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by Sefako
Rated: E · Article · Arts · #2171520
It's time to improve the situation of artists living in poverty.
South Africa is a country with too many artists, hence some people says we are a Demo-crazy nation. Generally, artists are poor and our socio-economic situation is uncertain. One month we may have some income and the next ons het vokol. Artists have a precarious situation; we are poor in spite of the high value of art. The situation leads to us being exploited too many times by all sort of non-monetary advantages, like work enjoyment, recognition by peers and status until we find ourselves being "poor and happy" about our state of affairs. We have a situation that medically in Afrikaans is called a Lekkerkrap; it's a kind of skin itching disease that feels very nice to scratch but leaves your body with very bad sores and a definite ill health.

Many of us work for very low income; some haven't even started working for income yet. In North West Province, particularly Mahikeng, {the capital city} we have cultural officers who keep telling artists that "lo a go ipapatsa" which is a loosely translated Bantu Education word for Marketing yourself as an artist. That simply means as an artist you are going to perform for hope or wish that someone you don't even know exist might be there to notice you and hopefully or rather wishfully give you a better gig or some deal.
Our artists are not recognized for what they produce or their talent; they get exploited for their products and works. In the case of still excited young upcoming artists, the situation is far worse than in the middle class or professional standard. Their excitement to make it, see themselves on stage with their role models and the thought of appearing on TV and newspapers, it all opens them to all sorts of opportunistic attacks from sharks and bloodsuckers posing as producers, talent managers, festival organizers, arts and cultural developers.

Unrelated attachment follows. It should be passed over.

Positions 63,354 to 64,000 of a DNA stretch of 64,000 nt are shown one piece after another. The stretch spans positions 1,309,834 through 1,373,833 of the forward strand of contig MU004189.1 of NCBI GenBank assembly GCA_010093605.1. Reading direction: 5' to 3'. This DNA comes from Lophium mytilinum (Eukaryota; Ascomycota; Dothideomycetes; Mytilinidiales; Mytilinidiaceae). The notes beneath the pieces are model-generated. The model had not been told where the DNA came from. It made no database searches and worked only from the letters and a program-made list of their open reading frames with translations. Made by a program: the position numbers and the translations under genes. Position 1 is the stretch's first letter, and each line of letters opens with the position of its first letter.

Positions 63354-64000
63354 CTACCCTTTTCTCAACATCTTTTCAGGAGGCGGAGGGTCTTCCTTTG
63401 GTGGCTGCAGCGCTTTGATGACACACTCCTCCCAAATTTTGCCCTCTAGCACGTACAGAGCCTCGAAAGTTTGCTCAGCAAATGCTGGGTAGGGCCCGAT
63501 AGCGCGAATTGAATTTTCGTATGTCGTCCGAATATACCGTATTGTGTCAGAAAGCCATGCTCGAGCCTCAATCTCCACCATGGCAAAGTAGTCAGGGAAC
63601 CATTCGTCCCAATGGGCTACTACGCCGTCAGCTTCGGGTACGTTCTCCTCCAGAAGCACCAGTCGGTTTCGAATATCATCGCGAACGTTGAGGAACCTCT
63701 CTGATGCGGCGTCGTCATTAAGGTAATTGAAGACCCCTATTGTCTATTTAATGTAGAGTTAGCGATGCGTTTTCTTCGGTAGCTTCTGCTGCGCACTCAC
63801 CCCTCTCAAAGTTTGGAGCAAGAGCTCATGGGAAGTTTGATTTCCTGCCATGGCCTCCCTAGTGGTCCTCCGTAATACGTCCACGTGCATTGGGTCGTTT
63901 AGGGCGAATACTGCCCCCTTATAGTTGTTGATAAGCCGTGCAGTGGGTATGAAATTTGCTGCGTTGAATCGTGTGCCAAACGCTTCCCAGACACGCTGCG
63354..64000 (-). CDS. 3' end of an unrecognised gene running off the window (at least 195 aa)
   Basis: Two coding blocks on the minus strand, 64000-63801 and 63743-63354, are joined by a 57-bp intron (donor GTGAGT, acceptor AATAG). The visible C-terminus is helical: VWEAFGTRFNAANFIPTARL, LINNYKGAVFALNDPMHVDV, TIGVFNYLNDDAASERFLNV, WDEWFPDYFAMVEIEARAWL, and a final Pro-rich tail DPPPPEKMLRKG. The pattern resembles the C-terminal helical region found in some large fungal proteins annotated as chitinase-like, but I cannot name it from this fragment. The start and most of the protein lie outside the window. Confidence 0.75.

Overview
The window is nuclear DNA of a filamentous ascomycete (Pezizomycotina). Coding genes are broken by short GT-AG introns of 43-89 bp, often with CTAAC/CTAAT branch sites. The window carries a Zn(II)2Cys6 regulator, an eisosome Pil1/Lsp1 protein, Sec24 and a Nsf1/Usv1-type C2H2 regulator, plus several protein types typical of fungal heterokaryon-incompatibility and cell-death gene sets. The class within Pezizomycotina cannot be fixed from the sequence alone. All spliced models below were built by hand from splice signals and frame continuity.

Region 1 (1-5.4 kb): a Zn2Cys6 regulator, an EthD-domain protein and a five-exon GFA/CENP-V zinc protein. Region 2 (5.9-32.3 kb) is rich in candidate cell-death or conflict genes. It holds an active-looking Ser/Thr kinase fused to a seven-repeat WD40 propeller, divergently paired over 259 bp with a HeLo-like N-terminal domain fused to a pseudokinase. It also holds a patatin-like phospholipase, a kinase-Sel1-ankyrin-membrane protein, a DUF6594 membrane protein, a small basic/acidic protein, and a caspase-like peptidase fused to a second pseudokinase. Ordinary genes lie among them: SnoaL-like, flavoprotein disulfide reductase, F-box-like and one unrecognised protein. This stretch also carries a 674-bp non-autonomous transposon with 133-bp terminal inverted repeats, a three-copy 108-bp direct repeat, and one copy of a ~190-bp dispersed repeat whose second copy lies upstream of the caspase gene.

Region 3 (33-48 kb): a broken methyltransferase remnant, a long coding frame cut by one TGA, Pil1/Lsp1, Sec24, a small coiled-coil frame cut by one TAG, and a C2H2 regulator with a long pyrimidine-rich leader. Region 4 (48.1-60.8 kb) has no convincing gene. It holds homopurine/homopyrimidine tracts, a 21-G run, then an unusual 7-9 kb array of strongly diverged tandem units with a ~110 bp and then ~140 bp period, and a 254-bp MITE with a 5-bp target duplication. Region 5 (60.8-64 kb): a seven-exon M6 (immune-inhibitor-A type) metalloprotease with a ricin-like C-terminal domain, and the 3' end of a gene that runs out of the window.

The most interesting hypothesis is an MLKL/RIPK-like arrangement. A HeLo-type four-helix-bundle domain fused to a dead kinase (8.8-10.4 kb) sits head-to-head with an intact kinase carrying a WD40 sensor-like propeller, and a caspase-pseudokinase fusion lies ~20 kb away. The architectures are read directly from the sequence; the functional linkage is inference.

Artists have somehow become a society of lonely, mobile, over-worked individuals for whom socialising and leisure are only opportunities to do a deal. Our challenge is education and language; we need to invent a new vocabulary for engaging with the arts and cultural sector that sees opportunities in our poverty as a ticket to solicit funding from government and arts funding NGO's. In the artist world, "Self-employment" is the mantra, but it is ironic that we don't set up businesses related to our artistic talents nor study or work in related fields. We are not free to do our own thing; we don't live and work like artists. We honestly don't believe in what we say we are, we are living a hypocrite lifestyle immersed in dirty lyrics about each other on a daily basis.

In some cases it is clear that good genes selection and runaway processes can never happen, we must somehow face the monsters and demons of arts and culture head on without any fear or prejudice, benefits for the exploiter cannot in any way imply benefits for the exploited. My own experience is that the more we study Arts, the less we care about fame which is the potent weapon in the hands of the artist exploiter. By empowering ourselves with knowledge, we'll be emancipating ourselves from mental slavery paper carbonated into our minds by exploitative festivals, concerts, calabashes, competitions etc.

Thinking is the unhealthiest thing in the world, and people die of it just as they die of any other disease, poor artist's overthinks and it kills them, overthinking in my world simply means thinking beyond your brain capacity or thinking abilities that is the time I hint to artists that they are then travelling into the abyss psychologically. You'll find us spending R4500 to a Music Festival or Competition that is going to pay R3000. It is happening in villages, a music group of about 15 members will hire a taxi for R2000 to perform at a wedding that pays R1500. It is something that even a grade R learner can figure out its abnormality but it happens nevertheless and remember, we are "poor and happy" about it. But I am afraid that we are beginning to be over-educated through television series and soapies but not through arts and culture books, workshops, seminars, conferences and summits.